ROANOKE, Va. (WFXR) — While you are decking the halls, or trimming the tree, or wrapping presents, you might be sipping on some eggnog.

After all, ’tis the season.

If you are enjoying some eggnog, you may have Virginians of Christmas-past to thank for it.

Some historians say Virginia is the birthplace of eggnog.

So how did that happen?

It all stems from Virginia’s boiled custard or drinking custard tradition that goes back 500 years. British colonists brought recipes for those drinks with them when they settled in the Commonwealth. They then started to enhance them — and by enhance, we mean they added alcohol. Thus, eggnog as we know it was born.

There is still plenty of eggnog being made today. Many families have their own recipes, and one of the better known commercial brands is made in small batches by Homestead Creamery in Franklin County. However, Homestead makes it without any alcohol.

Those who have had Homestead’s nog compare it to history in a bottle.

“We’ve gotten a lot of reports from people of how it reminds them of their childhood,” said Homestead’s Amy Rice. “A lot of people will say it reminds them of a family recipe that they haven’t been able to replicate.”

Rice says some of their customers will travel from hundreds of miles away to fill up ice chests at Homestead Creamery and then take them home.

That’s just proof of how popular eggnog remains across the United States, and what a vital role Virginia still plays in that popularity.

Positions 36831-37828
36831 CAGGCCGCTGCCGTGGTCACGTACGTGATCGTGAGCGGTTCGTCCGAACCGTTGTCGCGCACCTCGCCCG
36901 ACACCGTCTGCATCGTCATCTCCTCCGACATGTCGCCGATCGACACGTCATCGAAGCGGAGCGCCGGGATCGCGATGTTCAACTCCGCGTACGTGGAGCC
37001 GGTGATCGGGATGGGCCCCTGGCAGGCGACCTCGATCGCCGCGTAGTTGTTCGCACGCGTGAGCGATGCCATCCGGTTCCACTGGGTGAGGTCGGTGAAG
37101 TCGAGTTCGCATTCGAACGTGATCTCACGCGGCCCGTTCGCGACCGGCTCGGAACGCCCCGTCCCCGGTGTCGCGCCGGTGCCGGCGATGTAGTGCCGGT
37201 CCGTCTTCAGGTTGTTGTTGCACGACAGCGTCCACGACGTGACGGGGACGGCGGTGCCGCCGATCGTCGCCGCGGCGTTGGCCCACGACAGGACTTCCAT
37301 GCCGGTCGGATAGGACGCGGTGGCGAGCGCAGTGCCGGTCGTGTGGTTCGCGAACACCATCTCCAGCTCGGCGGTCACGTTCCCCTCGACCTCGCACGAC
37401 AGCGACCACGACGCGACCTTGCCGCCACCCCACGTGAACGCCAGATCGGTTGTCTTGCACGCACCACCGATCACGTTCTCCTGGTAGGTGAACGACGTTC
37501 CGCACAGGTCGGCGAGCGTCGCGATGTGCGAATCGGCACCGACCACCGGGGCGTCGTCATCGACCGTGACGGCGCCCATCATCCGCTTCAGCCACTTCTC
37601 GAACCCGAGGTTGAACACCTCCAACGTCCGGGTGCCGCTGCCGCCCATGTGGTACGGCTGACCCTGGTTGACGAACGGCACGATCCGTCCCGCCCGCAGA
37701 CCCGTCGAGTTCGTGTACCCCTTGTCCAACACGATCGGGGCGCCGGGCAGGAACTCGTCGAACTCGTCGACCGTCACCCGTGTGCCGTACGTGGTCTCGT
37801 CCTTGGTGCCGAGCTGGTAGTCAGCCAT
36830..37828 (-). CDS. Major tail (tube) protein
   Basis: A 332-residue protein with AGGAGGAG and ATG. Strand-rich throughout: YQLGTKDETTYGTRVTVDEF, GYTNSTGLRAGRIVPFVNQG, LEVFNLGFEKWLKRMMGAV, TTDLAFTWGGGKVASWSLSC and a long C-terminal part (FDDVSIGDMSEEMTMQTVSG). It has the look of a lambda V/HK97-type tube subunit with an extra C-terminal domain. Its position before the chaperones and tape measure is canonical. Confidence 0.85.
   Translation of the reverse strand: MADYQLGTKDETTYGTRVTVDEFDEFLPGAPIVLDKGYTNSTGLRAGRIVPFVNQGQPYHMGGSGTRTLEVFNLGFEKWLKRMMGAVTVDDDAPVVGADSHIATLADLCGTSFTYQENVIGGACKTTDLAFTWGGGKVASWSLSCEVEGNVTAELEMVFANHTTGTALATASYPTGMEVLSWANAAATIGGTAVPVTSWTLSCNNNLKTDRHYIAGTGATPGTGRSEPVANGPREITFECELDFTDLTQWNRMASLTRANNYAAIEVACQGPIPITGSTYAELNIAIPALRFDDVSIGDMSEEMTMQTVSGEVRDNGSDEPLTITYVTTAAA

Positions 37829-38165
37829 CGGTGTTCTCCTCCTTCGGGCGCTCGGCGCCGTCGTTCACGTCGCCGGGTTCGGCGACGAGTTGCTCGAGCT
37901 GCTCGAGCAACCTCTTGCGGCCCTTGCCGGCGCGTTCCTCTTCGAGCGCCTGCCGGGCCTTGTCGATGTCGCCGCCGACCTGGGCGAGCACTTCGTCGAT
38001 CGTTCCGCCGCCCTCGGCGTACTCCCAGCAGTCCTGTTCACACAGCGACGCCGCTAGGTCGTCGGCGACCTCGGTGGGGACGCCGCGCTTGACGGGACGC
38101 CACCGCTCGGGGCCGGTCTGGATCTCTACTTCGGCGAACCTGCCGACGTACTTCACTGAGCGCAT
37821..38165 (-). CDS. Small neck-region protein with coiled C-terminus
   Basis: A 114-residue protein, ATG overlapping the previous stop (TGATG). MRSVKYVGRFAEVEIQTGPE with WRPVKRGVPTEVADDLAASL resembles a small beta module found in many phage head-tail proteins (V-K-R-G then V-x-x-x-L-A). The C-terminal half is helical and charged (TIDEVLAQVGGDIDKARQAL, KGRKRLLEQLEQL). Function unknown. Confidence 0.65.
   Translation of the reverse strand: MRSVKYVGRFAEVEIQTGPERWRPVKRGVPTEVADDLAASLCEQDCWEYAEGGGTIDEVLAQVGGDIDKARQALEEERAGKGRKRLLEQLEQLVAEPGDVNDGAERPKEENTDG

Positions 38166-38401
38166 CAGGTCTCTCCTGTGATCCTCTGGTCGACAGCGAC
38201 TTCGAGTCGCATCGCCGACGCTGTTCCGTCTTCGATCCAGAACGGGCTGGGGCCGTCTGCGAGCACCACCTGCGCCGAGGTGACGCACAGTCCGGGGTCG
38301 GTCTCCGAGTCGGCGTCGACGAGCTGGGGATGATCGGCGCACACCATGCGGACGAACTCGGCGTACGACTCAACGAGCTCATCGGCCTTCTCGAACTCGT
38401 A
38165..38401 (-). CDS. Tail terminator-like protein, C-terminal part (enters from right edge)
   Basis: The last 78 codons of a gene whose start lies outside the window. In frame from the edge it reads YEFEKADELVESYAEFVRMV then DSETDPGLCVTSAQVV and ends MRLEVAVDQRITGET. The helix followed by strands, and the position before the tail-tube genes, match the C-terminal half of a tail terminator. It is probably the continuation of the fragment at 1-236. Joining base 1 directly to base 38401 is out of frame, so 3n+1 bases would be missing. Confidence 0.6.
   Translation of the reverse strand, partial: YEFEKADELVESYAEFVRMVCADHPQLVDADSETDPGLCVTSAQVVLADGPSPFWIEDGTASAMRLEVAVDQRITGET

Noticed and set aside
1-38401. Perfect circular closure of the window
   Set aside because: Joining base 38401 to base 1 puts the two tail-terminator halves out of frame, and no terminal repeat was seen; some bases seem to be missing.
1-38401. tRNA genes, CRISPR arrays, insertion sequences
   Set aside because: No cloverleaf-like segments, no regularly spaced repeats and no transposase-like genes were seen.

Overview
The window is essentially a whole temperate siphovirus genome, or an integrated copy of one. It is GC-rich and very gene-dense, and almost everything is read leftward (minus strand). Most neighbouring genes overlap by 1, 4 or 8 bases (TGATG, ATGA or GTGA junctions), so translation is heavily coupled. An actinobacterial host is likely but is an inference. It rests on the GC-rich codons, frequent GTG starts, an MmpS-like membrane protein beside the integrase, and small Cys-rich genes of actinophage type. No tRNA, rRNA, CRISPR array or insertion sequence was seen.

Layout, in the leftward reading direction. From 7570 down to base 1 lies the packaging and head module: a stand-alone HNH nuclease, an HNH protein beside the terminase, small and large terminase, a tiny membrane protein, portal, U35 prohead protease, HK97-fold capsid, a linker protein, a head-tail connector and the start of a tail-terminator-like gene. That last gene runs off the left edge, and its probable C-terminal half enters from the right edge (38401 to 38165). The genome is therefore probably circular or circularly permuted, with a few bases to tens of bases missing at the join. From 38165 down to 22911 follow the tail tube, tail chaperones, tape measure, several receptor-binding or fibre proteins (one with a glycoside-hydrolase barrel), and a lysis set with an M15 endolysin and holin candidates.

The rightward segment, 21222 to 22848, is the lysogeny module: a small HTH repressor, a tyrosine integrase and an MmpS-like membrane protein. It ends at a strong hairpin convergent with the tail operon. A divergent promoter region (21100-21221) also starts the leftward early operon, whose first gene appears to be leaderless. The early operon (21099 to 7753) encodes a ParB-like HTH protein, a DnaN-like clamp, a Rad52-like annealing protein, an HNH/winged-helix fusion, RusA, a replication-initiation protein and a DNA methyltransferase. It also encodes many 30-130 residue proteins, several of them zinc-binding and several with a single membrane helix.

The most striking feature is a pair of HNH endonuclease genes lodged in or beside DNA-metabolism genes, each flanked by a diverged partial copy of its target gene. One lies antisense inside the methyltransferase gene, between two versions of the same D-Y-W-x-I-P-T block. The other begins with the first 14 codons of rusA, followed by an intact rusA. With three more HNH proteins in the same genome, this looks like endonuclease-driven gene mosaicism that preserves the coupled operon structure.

One last bit of history about eggnog — one of the recipes that helped popularize the drink in the early United States is attributed to none other than the ‘Father of Our Country,’ George Washington.

Are you hankering for some homemade eggnog now? Test out this recipe in your own kitchen:


  • 1 cup of rye whiskey or bourbon
  • 1/2 cup of sherry
  • 1/2 cup of dark rum
  • 12 room-temperature eggs
  • 3/4 cup of sugar
  • 4 cups of milk (1 quart)
  • 4 cups of heavy cream (1 quart)
  • Nutmeg and cinnamon for garnish


  • Combine all of the liquor into a bowl and set it aside.
  • Separate the egg whites and yolks into separate bowls.
  • Whisk the yolks until thickened.
  • Add sugar while continuously whisking.
  • Add liquor while continuously whisking.
  • Add milk while continuously whisking.
  • Add heavy cream while continuously whisking.
  • Whisk the egg whites until stiff peaks form.
  • Add the egg whites to the yolk mixture and fold in.
  • Put in refrigerator, covered, for no less than five days. The flavors will meld and the alcohol will cure the raw eggs.